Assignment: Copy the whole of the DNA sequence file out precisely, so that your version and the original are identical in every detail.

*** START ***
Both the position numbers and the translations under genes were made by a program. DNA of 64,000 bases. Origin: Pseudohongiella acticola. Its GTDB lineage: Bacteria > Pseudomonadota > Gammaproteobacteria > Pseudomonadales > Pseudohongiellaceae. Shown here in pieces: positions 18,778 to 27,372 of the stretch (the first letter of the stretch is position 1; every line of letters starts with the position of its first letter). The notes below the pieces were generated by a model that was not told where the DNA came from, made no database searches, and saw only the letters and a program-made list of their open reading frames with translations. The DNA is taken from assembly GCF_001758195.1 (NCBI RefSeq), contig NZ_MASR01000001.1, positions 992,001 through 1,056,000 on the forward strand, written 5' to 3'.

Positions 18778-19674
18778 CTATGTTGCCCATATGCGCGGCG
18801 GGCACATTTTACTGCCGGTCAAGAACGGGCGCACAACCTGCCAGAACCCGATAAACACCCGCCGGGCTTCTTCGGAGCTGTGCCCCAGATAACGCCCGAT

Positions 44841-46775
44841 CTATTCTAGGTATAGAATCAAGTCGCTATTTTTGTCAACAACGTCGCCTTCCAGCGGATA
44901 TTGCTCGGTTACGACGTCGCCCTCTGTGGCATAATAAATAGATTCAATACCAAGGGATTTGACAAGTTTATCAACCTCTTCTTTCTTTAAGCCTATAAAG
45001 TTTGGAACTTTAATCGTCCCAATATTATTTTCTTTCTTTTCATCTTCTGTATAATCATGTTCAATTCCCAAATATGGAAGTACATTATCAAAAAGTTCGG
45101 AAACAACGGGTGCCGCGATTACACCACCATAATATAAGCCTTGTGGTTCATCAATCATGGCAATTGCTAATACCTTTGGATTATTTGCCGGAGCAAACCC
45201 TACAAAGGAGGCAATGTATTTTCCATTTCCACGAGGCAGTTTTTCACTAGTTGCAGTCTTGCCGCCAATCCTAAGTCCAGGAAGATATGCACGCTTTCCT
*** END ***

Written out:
Both the position numbers and the translations under genes were made by a program. DNA of 64,000 bases. Origin: Pseudohongiella acticola. Its GTDB lineage: Bacteria > Pseudomonadota > Gammaproteobacteria > Pseudomonadales > Pseudohongiellaceae. Shown here in pieces: positions 18,778 to 27,372 of the stretch (the first letter of the stretch is position 1; every line of letters starts with the position of its first letter). The notes below the pieces were generated by a model that was not told where the DNA came from, made no database searches, and saw only the letters and a program-made list of their open reading frames with translations. The DNA is taken from assembly GCF_001758195.1 (NCBI RefSeq), contig NZ_MASR01000001.1, positions 992,001 through 1,056,000 on the forward strand, written 5' to 3'.

Positions 18778-19674
18778 CTATGTTGCCCATATGCGCGGCG
18801 GGCACATTTTACTGCCGGTCAAGAACGGGCGCACAACCTGCCAGAACCCGATAAACACCCGCCGGGCTTCTTCGGAGCTGTGCCCCAGATAACGCCCGAT

Positions 44841-46775
44841 CTATTCTAGGTATAGAATCAAGTCGCTATTTTTGTCAACAACGTCGCCTTCCAGCGGATA
44901 TTGCTCGGTTACGACGTCGCCCTCTGTGGCATAATAAATAGATTCAATACCAAGGGATTTGACAAGTTTATCAACCTCTTCTTTCTTTAAGCCTATAAAG
45001 TTTGGAACTTTAATCGTCCCAATATTATTTTCTTTCTTTTCATCTTCTGTATAATCATGTTCAATTCCCAAATATGGAAGTACATTATCAAAAAGTTCGG
45101 AAACAACGGGTGCCGCGATTACACCACCATAATATAAGCCTTGTGGTTCATCAATCATGGCAATTGCTAATACCTTTGGATTATTTGCCGGAGCAAACCC
45201 TACAAAGGAGGCAATGTATTTTCCATTTCCACGAGGCAGTTTTTCACTAGTTGCAGTCTTGCCGCCAATCCTAAGTCCAGGAAGATATGCACGCTTTCCT